What is your favorite part of the writing process?

Most definitely writing the first draft! It’s so exhilarating to feel the inspiration flowing through you and to see the story taking shape. It’s like you’re a vessel and your fingertips know exactly what to do. 

Do you involve other people in your writing, as collaborators or editors? How do you make this work?

I’ve been very fortunate to get advice from my writing friends. The critique group I belong to is ruthless but they give excellent feedback. For example they (eviscerated my writing and then) suggested ways I could change certain scenes and how to make my characters more distinct from each other. 

My professional editor provided me with a structural review when I was about mid-way through my edits (version 4 out of 7). She helped me to inject more action in the books and gave me a fresh look on my work. 

And finally at the end (version 6 out of 7), I hired a sensitivity reader and was really happy that I did. Her insights were invaluable and she was amazingly supportive and enthusiastic about my work, so it was just what I needed to finish and publish with confidence.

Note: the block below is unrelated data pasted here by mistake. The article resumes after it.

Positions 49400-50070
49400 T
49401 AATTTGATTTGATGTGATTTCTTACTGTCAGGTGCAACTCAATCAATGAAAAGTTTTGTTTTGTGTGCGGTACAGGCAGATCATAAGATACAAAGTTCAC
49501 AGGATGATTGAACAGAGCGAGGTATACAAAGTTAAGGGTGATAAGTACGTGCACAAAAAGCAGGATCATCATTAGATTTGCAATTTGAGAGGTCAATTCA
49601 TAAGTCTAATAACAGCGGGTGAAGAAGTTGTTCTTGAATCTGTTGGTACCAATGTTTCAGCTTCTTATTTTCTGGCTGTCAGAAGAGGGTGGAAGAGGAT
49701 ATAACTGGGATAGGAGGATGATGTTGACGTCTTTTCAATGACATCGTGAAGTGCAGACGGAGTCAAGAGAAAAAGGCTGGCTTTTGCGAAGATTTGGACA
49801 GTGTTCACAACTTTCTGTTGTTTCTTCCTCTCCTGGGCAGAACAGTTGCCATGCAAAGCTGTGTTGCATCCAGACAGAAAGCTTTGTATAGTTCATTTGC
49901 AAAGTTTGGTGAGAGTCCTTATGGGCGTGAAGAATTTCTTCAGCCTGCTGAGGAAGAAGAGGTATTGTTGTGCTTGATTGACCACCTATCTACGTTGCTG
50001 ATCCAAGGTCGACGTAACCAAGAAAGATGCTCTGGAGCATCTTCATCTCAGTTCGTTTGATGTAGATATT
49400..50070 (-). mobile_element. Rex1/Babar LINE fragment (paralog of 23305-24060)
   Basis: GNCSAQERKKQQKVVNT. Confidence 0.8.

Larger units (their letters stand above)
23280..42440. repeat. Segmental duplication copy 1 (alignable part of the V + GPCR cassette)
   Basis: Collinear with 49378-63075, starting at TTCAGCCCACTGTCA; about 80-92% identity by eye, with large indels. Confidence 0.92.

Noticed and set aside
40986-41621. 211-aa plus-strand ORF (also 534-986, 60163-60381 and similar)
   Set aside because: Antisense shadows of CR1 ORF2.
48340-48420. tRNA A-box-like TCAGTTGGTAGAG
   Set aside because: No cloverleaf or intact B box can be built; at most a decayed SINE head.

Do you have any writing tips you’d like to share with readers?

I’m on the lovely writing community on Twitter and in a lot of writing groups and I’ve attended a fair number of writers’ conferences and writing classes. That would be my first tip: join the writing community. Writing can be a lonely business and by making lots of friends and connections, you can keep motivated, you can give yourself deadlines because you’ve promised a draft to a beta-reader or a critique group. We can compare notes, commiserate, encourage and lift each other up and that’s really important in order to keep writing. 

My second tip is just write. Don’t overthink it. Don’t agonize over comas or repeated words or finding the perfect sentence. That’s what editing is for. The main thing is get in front of that keyboard or that notebook and let the words flow onto the page. You can always change it later. 


Thanks to O.M. Faure for taking the time to tell us about your writing.

You can find out more about her books on her website.